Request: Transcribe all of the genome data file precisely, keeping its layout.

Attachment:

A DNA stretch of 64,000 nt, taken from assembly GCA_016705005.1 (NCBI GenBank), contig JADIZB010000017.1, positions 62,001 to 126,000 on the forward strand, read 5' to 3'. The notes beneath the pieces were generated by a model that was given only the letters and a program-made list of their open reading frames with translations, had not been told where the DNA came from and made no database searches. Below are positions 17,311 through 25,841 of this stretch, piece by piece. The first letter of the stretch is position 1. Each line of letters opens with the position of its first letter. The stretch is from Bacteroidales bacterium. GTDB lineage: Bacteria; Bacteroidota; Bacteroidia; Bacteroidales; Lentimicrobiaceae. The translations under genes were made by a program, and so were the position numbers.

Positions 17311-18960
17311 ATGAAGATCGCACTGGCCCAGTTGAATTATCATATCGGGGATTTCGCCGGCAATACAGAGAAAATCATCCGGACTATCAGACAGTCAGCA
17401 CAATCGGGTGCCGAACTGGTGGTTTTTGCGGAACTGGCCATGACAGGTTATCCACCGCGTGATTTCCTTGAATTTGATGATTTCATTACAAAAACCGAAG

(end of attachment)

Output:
A DNA stretch of 64,000 nt, taken from assembly GCA_016705005.1 (NCBI GenBank), contig JADIZB010000017.1, positions 62,001 to 126,000 on the forward strand, read 5' to 3'. The notes beneath the pieces were generated by a model that was given only the letters and a program-made list of their open reading frames with translations, had not been told where the DNA came from and made no database searches. Below are positions 17,311 through 25,841 of this stretch, piece by piece. The first letter of the stretch is position 1. Each line of letters opens with the position of its first letter. The stretch is from Bacteroidales bacterium. GTDB lineage: Bacteria; Bacteroidota; Bacteroidia; Bacteroidales; Lentimicrobiaceae. The translations under genes were made by a program, and so were the position numbers.

Positions 17311-18960
17311 ATGAAGATCGCACTGGCCCAGTTGAATTATCATATCGGGGATTTCGCCGGCAATACAGAGAAAATCATCCGGACTATCAGACAGTCAGCA
17401 CAATCGGGTGCCGAACTGGTGGTTTTTGCGGAACTGGCCATGACAGGTTATCCACCGCGTGATTTCCTTGAATTTGATGATTTCATTACAAAAACCGAAG